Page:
point α
e = 12 (−α + 4c − α2 ). As α → 3c from the right, the analytic periodic
waves√converge to zero while the periodic tipons converge to the solitary tipon. As
α → c, the analytic periodic waves converge to the compacton at α = 0, whereas
the periodic tipons shrink to zero.
(e) α = c — analytic periodic waves, which converge to the compacton at α = 0 as the
period becomes infinite.
(f ) α > c — a family of periodic waves that begin as analytic, then, at a critical period
converge to a periodic cuspon (also called a billiard solution because the cusps are
all upside down touching the real axis) and then become periodic tipons.
The defocusing case (1.8−) is also interesting. For c > 0 there are no periodic or
solitary traveling waves at all. For c < 0, the following sequence of solutions successively
emerges as we move through the fixed points (α, 0, 0):
(a) 0 < α < − 3c — analytic periodic waves.
(b) α = − 3c — no solitary or periodic waves.
(c) − 3c < α < − 2c — a unique analytic solitary wave of depression for each α. As
α → − 2c , the solitary waves converge to a cuspon, which is a wave of depression
having an infinite slope at its crest.
(d) α = − 2c — the homoclinic orbit reaches the singularity φ = 0 and becomes a cuspon
p c
(e) − 2 < α < −c — the cuspon mutates into a tipon (of depression) whose width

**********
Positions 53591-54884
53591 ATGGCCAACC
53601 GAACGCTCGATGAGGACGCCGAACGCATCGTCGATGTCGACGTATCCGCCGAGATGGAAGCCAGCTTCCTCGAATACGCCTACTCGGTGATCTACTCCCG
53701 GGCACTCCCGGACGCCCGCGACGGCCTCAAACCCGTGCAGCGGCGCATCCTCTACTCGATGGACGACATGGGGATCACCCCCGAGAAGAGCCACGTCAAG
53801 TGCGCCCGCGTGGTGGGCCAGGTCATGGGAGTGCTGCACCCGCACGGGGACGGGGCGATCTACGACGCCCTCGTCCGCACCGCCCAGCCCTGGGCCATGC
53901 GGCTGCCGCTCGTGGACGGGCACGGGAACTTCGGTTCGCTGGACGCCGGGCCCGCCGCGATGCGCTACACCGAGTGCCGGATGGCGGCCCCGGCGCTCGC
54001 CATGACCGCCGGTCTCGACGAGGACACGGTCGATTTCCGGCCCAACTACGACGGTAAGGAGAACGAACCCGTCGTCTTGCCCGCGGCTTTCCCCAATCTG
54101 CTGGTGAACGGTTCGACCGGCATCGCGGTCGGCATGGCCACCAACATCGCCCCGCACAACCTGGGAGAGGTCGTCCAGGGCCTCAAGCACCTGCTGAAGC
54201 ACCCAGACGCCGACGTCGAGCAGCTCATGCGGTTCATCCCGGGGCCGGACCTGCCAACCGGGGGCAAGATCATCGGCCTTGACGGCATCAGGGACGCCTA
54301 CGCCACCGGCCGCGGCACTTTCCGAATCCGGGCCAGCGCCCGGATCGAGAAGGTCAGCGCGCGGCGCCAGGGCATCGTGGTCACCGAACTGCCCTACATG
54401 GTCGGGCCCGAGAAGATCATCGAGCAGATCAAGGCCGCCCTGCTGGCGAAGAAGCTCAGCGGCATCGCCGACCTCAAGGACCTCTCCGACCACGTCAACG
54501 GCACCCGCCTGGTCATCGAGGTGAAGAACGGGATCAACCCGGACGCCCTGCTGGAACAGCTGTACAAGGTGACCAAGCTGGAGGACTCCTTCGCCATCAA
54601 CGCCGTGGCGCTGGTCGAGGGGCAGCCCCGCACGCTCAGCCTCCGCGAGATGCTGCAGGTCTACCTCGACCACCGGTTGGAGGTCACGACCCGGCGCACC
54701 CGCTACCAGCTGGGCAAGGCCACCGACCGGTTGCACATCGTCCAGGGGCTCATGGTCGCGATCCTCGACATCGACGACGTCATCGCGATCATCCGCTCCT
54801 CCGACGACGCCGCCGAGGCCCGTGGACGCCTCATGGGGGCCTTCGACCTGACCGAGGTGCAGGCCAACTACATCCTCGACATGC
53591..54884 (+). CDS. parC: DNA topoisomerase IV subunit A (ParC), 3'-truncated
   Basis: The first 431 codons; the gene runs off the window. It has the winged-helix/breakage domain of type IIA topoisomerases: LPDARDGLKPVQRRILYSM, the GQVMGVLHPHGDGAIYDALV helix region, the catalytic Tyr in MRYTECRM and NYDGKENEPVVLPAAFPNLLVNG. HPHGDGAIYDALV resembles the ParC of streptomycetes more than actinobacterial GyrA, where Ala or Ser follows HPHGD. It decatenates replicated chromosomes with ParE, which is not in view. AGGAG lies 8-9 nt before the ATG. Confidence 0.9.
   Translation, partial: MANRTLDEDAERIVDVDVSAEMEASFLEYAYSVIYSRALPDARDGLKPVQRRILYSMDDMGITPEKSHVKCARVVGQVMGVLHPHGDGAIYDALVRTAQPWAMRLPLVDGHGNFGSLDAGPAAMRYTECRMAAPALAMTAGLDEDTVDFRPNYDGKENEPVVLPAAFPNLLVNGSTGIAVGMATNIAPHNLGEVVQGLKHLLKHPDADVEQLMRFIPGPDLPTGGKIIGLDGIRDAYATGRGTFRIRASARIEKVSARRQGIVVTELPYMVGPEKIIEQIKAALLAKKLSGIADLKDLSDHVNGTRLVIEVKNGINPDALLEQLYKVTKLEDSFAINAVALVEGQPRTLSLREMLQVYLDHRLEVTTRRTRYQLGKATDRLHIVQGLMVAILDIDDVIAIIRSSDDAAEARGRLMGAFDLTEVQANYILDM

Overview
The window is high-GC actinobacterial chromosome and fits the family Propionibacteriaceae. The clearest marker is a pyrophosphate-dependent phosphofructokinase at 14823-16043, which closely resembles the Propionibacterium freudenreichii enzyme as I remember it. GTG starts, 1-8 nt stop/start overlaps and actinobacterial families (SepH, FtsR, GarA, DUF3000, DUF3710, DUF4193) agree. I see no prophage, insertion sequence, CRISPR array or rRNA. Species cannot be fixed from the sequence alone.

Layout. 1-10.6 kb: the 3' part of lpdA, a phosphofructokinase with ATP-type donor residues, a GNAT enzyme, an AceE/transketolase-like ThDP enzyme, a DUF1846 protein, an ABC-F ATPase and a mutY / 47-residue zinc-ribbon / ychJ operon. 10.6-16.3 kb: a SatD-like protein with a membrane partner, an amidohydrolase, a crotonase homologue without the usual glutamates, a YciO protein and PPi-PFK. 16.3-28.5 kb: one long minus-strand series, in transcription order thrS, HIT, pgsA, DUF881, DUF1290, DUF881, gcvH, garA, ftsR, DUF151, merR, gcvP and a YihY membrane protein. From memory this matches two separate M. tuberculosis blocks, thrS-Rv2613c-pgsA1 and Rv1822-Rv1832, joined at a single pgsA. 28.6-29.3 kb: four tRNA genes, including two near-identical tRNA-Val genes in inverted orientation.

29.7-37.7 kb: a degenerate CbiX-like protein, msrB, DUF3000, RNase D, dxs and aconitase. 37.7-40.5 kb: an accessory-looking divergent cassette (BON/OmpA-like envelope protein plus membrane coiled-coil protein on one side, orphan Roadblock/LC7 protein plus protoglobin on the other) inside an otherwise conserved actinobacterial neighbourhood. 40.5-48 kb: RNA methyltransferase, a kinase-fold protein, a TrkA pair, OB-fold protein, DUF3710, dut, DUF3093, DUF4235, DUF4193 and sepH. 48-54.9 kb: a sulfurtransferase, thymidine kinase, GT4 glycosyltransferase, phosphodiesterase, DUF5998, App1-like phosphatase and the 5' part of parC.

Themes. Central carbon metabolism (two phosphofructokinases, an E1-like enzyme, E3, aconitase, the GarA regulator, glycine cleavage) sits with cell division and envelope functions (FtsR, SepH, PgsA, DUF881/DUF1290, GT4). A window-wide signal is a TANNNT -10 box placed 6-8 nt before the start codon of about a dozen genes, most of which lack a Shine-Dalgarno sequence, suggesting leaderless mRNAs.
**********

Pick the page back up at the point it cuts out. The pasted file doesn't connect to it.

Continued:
becomes larger and larger. (In the K(3, 3) equation, we obtain tipons instead of
the K(2, 2) loops because the associated potential has a pole of order 4 here.)
(f ) α = −c — two tipon kinks, each analytic except for a single point of infinite slope.
(g) α > −c — no solitary or periodic waves.
Unlike the KdV equation, the general K(m, n) equations are not integrable. For
example, when m = n they admit only four local conservation laws† . Moreover, a zeromass ripple is left after a collision of, say, two compactons, although their shape remains
the same after they collide, [24]. This robustness cannot be explained in terms known to
us from the conventional soliton theory. There are, however, a wide variety of integrable
nonlinearly dispersive systems, and admit analytic multi-soliton solutions. Historically,
the first work in this direction was by Wadati et. al., [28], on cusped and looped solitons.
Presently, the most well-studied is the Camassa-Holm equation
ut + ux − νuxxt + 3(u2 )x − ν(u2 )xxx + ν(u2x )x = 0,
which was derived as a model for ocean dynamics, [6, 7], and shown to be integrable by
inverse scattering; see also [1, 8]. The biHamiltonian structure of (1.11) had, in fact, been
first written down (albeit with an error in one of the coefficients) by Fuchssteiner, [11;
(5.3)]. The equation for traveling waves u = φ(x − ct) becomes, upon two integrations,
− φ (φ′ )2 =
φ + 41 + a + b,
where a, b are the integration constants. In contrast to the dynamical system (1.5), the
location of the singularity is not universal, but depends on the wave speed; this is reflected in the fact that the characteristic equation ξ 2 τ + 2uξ 3 = 0 for the original partial
differential equation (1.11) has solution-dependent degeneracies, and so the points of genuine nonlinearity are solution-dependent. It is worth re-emphasizing that both cases are